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Prior trials suggest that intravenous racemic ketamine is a highly effective for treatment-resistant depression (TRD), but phase 3 trials of racemic ketamine are needed.
To assess the acute efficacy and safety of a 4-week course of subcutaneous racemic ketamine in participants with TRD. Trial registration: ACTRN12616001096448 at www.anzctr.org.au.
This phase 3, double-blind, randomised, active-controlled multicentre trial was conducted at seven mood disorders centres in Australia and New Zealand. Participants received twice-weekly subcutaneous racemic ketamine or midazolam for 4 weeks. Initially, the trial tested fixed-dose ketamine 0.5 mg/kg versus midazolam 0.025 mg/kg (cohort 1). Dosing was revised, after a Data Safety Monitoring Board recommendation, to flexible-dose ketamine 0.5–0.9 mg/kg or midazolam 0.025–0.045 mg/kg, with response-guided dosing increments (cohort 2). The primary outcome was remission (Montgomery-Åsberg Rating Scale for Depression score ≤10) at the end of week 4.
The final analysis (those who received at least one treatment) comprised 68 in cohort 1 (fixed-dose), 106 in cohort 2 (flexible-dose). Ketamine was more efficacious than midazolam in cohort 2 (remission rate 19.6% v. 2.0%; OR = 12.1, 95% CI 2.1–69.2, P = 0.005), but not different in cohort 1 (remission rate 6.3% v. 8.8%; OR = 1.3, 95% CI 0.2–8.2, P = 0.76). Ketamine was well tolerated. Acute adverse effects (psychotomimetic, blood pressure increases) resolved within 2 h.
Adequately dosed subcutaneous racemic ketamine was efficacious and safe in treating TRD over a 4-week treatment period. The subcutaneous route is practical and feasible.
Relational cost analysis aims at formally establishing bounds on the difference in the evaluation costs of two programs. As a particular case, one can also use relational cost analysis to establish bounds on the difference in the evaluation cost of the same program on two different inputs. One way to perform relational cost analysis is to use a relational type-and-effect system that supports reasoning about relations between two executions of two programs. Building on this basic idea, we present a type-and-effect system, called ARel, for reasoning about the relative cost (the difference in the evaluation cost) of array-manipulating, higher order functional-imperative programs. The key ingredient of our approach is a new lightweight type refinement discipline that we use to track relations (differences) between two mutable arrays. This discipline combined with Hoare-style triples built into the types allows us to express and establish precise relative costs of several interesting programs that imperatively update their data. We have implemented ARel using ideas from bidirectional type checking.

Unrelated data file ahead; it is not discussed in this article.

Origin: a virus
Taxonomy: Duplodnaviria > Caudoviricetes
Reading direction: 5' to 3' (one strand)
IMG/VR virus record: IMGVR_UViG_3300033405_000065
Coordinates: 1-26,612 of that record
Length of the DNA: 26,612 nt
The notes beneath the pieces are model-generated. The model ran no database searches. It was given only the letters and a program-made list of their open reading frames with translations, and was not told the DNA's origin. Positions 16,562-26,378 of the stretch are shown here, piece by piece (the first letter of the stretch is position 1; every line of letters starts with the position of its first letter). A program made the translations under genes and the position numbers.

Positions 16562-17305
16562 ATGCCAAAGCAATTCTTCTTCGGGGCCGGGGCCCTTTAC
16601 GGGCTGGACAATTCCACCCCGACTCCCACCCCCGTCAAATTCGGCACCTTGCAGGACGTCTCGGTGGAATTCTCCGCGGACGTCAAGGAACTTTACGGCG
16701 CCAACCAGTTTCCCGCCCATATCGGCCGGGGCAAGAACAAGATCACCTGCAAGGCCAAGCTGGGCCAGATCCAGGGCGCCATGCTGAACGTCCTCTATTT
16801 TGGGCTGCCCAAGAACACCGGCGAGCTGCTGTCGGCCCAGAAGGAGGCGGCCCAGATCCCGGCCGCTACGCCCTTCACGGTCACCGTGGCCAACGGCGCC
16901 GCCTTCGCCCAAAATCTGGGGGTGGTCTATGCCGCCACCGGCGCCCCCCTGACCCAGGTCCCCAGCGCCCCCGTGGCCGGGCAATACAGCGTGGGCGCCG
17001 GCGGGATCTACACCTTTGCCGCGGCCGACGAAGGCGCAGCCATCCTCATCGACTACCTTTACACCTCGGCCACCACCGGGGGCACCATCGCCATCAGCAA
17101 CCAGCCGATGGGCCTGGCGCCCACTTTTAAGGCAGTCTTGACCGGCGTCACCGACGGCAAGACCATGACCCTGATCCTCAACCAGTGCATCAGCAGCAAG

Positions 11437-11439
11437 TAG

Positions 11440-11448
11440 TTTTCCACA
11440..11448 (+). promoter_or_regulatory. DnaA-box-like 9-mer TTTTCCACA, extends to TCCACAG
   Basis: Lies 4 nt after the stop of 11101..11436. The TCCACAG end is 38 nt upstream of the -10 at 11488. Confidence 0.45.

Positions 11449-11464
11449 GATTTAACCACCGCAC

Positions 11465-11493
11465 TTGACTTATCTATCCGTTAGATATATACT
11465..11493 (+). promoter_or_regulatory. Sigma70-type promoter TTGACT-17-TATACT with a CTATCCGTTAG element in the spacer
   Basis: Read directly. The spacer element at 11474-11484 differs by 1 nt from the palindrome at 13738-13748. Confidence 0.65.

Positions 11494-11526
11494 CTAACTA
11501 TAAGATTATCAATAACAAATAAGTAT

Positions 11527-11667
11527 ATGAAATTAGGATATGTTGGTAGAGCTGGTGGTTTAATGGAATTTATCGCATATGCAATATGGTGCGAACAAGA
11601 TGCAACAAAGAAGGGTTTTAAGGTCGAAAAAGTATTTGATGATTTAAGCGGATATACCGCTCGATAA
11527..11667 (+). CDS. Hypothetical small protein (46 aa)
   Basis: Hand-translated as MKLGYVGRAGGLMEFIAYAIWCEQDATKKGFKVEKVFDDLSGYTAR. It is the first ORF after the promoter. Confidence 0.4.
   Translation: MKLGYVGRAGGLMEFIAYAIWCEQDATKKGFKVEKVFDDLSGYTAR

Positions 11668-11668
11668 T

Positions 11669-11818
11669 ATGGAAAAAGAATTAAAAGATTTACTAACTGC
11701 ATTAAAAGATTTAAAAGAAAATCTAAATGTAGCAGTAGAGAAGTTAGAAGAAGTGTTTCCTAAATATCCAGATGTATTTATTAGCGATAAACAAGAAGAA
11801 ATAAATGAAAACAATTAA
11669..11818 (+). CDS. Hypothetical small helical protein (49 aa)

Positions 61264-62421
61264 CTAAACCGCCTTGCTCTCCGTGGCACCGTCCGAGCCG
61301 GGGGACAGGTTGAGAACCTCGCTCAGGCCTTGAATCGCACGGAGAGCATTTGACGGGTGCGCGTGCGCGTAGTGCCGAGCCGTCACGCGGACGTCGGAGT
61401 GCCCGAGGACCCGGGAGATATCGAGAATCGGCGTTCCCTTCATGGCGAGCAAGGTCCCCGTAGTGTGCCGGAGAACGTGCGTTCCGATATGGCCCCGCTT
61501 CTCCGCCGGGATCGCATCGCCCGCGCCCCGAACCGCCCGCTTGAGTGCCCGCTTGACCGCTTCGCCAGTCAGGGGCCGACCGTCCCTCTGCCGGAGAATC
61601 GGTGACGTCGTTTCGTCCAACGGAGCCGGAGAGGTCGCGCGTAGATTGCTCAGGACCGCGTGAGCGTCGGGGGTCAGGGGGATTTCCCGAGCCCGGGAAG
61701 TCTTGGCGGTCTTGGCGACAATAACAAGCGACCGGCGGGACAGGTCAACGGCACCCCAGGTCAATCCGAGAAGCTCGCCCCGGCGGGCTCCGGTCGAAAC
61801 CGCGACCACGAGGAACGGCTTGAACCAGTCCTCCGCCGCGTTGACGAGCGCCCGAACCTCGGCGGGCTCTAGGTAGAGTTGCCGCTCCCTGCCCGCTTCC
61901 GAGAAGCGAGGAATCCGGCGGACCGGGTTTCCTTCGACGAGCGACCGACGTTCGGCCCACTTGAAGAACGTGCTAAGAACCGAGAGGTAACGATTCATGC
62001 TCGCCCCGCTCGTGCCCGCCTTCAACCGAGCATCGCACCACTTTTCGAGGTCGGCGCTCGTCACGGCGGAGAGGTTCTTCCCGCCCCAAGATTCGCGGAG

Relational program verification is a variant of program verification where one can reason about two programs and as a special case about two executions of a single program on different inputs. Relational program verification can be used for reasoning about a broad range of properties, including equivalence and refinement, and specialized notions such as continuity, information flow security, or relative cost. In a higher-order setting, relational program verification can be achieved using relational refinement type systems, a form of refinement types where assertions have a relational interpretation. Relational refinement type systems excel at relating structurally equivalent terms but provide limited support for relating terms with very different structures. We present a logic, called relational higher-order logic (RHOL), for proving relational properties of a simply typed λ-calculus with inductive types and recursive definitions. RHOL retains the type-directed flavor of relational refinement type systems but achieves greater expressivity through rules which simultaneously reason about the two terms as well as rules which only contemplate one of the two terms. We show that RHOL has strong foundations, by proving an equivalence with higher-order logic, and leverage this equivalence to derive key meta-theoretical properties: subject reduction, admissibility of a transitivity rule, and set-theoretical soundness. Moreover, we define sound embeddings for several existing relational type systems such as relational refinement types and type systems for dependency analysis and relative cost, and we verify examples that were out of reach of prior work.
Deepak Garg, Consultant Psychiatrist (Perinatal and Liaison Psychiatry), Humber NHS Foundation Trust, Hull, UK,
Rajdeep Sandhu, Senior House Officer/Core Trainee Year 1 in Medicine at Staffordshire General Hospital, Stafford, UK
To investigate, through a semi-qualitative survey at three geographical sites, health professionals' and service users' opinion about the impact of providing separate consultants for in-patient and community settings. It looked at the perceived affect on various issues such as the course of the illness, service delivery, patients' satisfaction as well as the skills and training of psychiatrists.
Opinion was divided about the level of satisfaction, advantages, consultants' skills and success of this model. The most consistent theme related to the problems with the continuation of care and therapeutic relationship. Most of the respondents were not fully informed about this change. An overwhelming majority believed that in-patient psychiatry is not a separate specialty.
Communication and the sharing of information between the two consultants is the key to success in this model.
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